• We stated that the year 2000 would be just the beginning. Despite its challenges, 2000 has been a successful year on many different levels. In addition to the mile- stones already mentioned in this report, we are equally proud of the ways in which we have enriched our corporate culture. The corporation becomes stronger by building a workforce and a network of suppliers that reflect the diversity of the communities in which we operate. To that end, we were extremely pleased to have been recognized in 2000 for our successful corporate diversity programs. In July 2000, we earned the No. 4 spot on Fortune magazine’s list of “America’s 50 Best Companies for Minorities,” marking the company’s third consecutive year among the top five of this prestigious grouping. The ranking was based on Sempra Energy’s efforts in 15 different categories, including hiring, promoting and retaining people of ethnic diversity, as well as outreach to minority suppliers and charitable contributions. In September, we were awarded the U.S. Department of Labor’s Office of Federal Contract Compliance Programs’ prestigious EVE (Exemplary Voluntary Efforts) Award for the quality of our affirmative action pro- grams. This award is given to just a handful of U.S. organizations each year. Satisfied though we may be with the year just past, there is still much work to do. As we look ahead, Sempra Energy will continue to set realistic goals — and meet them. On behalf of the Board of Directors, I would like to thank you for your continued support. Sincerely, STEPHEN L. BAUM Chairman, President & Chief Executive Officer 20.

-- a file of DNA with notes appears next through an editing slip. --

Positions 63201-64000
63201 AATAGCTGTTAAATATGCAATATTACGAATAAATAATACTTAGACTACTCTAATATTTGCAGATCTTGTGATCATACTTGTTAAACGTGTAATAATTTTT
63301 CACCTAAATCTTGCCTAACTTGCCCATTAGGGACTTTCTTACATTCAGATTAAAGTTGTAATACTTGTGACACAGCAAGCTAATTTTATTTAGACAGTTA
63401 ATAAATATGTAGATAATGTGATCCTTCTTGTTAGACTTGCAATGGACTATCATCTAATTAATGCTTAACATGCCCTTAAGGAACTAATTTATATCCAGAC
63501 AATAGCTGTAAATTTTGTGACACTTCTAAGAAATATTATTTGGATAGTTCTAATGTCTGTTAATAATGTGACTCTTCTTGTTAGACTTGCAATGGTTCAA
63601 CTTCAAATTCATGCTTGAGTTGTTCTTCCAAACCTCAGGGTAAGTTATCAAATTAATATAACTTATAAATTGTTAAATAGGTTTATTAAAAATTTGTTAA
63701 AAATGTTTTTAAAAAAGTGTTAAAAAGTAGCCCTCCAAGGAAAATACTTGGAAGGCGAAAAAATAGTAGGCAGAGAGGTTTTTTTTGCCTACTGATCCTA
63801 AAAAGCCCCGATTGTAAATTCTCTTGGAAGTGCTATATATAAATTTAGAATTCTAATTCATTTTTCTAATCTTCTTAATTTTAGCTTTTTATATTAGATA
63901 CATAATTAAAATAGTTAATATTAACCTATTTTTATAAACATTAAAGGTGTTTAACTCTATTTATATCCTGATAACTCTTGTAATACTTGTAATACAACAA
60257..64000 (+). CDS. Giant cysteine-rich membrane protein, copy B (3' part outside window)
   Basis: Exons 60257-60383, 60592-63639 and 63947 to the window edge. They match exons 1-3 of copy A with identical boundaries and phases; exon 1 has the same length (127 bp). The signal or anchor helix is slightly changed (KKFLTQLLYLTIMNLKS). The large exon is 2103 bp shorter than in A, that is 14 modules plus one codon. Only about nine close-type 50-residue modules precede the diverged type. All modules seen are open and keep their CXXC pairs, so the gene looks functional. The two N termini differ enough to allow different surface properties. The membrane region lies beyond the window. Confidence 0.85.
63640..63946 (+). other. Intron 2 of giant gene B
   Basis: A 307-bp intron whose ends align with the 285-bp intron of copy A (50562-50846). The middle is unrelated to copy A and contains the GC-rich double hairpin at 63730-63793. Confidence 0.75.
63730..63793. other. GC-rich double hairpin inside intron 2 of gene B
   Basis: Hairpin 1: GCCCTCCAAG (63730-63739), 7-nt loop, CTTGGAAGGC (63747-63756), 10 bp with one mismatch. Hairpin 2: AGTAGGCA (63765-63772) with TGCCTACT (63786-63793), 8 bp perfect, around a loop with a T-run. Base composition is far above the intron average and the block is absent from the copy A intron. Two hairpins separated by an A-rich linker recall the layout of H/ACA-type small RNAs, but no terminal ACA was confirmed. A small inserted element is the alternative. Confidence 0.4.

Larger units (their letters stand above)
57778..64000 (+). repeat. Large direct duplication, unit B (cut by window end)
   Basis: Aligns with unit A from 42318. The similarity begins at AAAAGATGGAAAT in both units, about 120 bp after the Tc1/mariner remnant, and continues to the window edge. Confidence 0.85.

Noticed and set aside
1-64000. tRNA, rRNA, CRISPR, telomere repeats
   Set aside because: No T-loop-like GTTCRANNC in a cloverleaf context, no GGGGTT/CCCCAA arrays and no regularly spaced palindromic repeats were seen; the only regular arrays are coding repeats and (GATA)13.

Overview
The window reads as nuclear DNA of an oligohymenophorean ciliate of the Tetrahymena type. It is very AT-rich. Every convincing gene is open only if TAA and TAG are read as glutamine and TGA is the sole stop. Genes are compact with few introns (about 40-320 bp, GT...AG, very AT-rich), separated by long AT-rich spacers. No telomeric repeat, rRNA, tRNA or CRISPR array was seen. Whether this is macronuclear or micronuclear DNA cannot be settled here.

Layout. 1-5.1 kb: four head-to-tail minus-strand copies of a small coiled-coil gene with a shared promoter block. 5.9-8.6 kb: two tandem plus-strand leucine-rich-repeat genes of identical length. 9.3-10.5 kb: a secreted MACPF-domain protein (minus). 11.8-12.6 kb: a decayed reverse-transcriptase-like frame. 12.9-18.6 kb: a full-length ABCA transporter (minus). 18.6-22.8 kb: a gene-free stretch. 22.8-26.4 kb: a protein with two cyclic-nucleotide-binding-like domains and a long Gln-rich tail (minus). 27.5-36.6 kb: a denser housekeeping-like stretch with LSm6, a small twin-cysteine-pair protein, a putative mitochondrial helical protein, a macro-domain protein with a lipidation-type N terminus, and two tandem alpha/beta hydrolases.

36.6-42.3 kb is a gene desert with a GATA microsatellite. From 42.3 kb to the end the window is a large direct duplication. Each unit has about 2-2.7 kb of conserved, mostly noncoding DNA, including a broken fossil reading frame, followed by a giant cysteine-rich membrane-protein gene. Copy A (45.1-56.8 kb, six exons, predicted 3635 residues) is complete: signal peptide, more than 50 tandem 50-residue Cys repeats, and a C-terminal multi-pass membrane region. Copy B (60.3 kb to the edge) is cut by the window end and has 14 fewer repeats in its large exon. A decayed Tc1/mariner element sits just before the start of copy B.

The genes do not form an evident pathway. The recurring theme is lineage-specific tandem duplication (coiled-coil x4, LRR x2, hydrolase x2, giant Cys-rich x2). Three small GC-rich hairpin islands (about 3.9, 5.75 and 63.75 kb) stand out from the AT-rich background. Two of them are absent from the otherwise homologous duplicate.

• FINANCIAL CONTENTS 22. Management’s Discussion and Analysis of Financial Condition and Results of Operations 38. Five-Year Summary 39. Statement of Management’s Responsibility for Consolidated Financial Statements 40. Independent Auditors’ Report 41. Consolidated Financial Statements 47. Notes to Consolidated Financial Statements 78. Quarterly Financial Data 79. Board of Directors 80. Management Team 81. Corporate Information SEMPRA ENERGY 21.